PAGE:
Solicitor General Urges Supreme Court to Deny Cert in Amgen Antibody Patenting CaseSeptember 26, 2022

In an amicus brief for the United States Government released September 21, 2022, the Solicitor General advises the Supreme Court to deny Amgen Inc.’s petition for a writ of certiorari in the Amgen v. Sanofi case. If the Supreme Court follows the Government’s suggestion, it could mean a swift end for the controversial antibody patenting case.

Procedural History

Amgen first sued Sanofi in 2014, alleging Sanofi’s marketing of their cholesterol drug Praluent™ infringed two of Amgen’s patents directed to anti-PCSK9 antibodies. The claims at issue (claims 19 and 29 of U.S. Patent No. 8,829,165 and claim 7 of U.S. Patent No. 8,859,741) are so-called “functional” antibody claims. Rather than claim the structure of a specific antibody, the claims cover any antibody that performs a recited function, thus providing the patentee with broader coverage. In this case, the Amgen claims recite isolated monoclonal antibodies that bind to specific residues on proprotein convertase subtilisin/kexin type 9 (PCSK9) and block interaction with LDL receptors.

Sanofi responded to the suit by arguing the claims were invalid for lack of written description and enablement, alleging the claims covered a large genus of antibodies without providing sufficient examples or a structure-function correlation. Amgen argued that the claims were valid because the specification disclosed a newly characterized epitope that disrupts PCSK9 signaling, entitling Amgen to a broader claim scope. At the close of trial, the jury determined that the claims were not invalid for lack of enablement.

On appeal, the Federal Circuit reversed and remanded for a new trial, holding that the district court had erred in not allowing the jury to hear Sanofi’s post-priority date evidence related to the structural differences of Praluent™ and the amount of experimentation needed to identify and develop Praulent™. Furthermore, the Federal Circuit rejected the idea of an “antibody exception” to the written description requirement and held that identifying an epitope is not, by itself, enough to satisfy the written description requirement. On remand, a jury once again upheld Amgen’s claims as valid, but the court set aside the jury’s decision and granted Sanofi’s motion for a judgment as a matter of law (JMOL). In doing so, the court held the claims invalid for lack of enablement, stating that enablement is a legal question and that there was no question that undue experimentation would be required to make and test all antibodies to determine if they bind as claimed in Amgen’s patent. The Federal Circuit affirmed.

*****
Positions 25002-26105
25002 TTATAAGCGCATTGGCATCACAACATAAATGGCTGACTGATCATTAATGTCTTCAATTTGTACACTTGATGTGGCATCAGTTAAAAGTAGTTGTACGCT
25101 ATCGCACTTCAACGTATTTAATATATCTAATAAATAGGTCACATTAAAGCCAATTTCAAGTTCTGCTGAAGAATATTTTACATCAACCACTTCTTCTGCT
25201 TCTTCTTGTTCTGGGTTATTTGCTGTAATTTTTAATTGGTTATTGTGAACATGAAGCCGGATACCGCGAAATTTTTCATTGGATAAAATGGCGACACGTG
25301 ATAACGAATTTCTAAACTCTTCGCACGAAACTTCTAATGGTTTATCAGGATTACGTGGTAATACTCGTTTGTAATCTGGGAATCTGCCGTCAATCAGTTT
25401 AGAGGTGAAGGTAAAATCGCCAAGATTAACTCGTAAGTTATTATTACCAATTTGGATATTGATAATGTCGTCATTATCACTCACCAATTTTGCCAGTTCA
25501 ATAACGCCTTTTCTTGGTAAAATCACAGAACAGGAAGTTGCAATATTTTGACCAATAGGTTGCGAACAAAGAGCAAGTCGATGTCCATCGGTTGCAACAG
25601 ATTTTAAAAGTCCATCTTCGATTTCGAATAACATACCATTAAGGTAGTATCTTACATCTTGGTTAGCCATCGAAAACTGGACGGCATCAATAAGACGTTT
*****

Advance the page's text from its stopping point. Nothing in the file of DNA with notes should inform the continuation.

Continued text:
Amgen’s 2021 Petition for Writ of Certiorari

Following the Federal Circuit’s decision, Amgen filed a petition for a writ of certiorari to the U.S. Supreme Court. In their petition, Amgen posed two questions: 1) Whether the court of appeals gave insufficient weight to the jury’s verdict in affirming the district court’s grant of judgment as a matter of law based on lack of enablement and 2) Whether the court of appeals correctly determined that the challenged claims are not adequately enabled. Amgen’s petition argued that functionally claimed genus claims are effectively being held a heightened enablement standard—one that would require an applicant to identify and make all possible variations of the invention to satisfy.

The Government’s amicus brief summarily rejects Amgen’s arguments, alleging they lack merit and aren’t worthy of further review by the Supreme Court. Regarding the first question of whether the court of appeals erred by treating enablement as a question of law, the brief states that the enablement inquiry includes both legal and factual components. The brief brushes aside Amgen’s arguments and states, “In short, petitioners have failed to show that their semantic disagreement with the court of appeals carries any practical significance.” Gov’t CVSG Brief in Amgen Inc. v. Sanofi, 21-757 (Supreme Court 2022). Regarding the second question of whether the lower court erred in finding the claims invalid for lack of enablement, the brief is equally dismissive. Responding to Amgen’s argument that functional genus claims are held to a higher enablement standard, the brief states, “Because a patent’s disclosure must be commensurate with the scope of its claims, broad claims naturally require more extensive enablement.” Id. For both issues, the brief suggests the case is a “poor vehicle” for considering these questions due to unresolved disputes about the scope of the record and recommends the Court deny the petition.

The ultimate implications remain to be seen. Historically, the Solicitor General’s amicus brief has been a strong predictor for the outcome of certiorari. However, the conservative majority Court has lately been straying from the suggestions of a liberal administration, so it is anyone’s guess what will happen next in the Amgen saga.

Melissa Mitchell is an intellectual property attorney in the MVS Biotechnology and Chemical Practice Group. To learn more, visit our MVS website, or contact Melissa directly via email.

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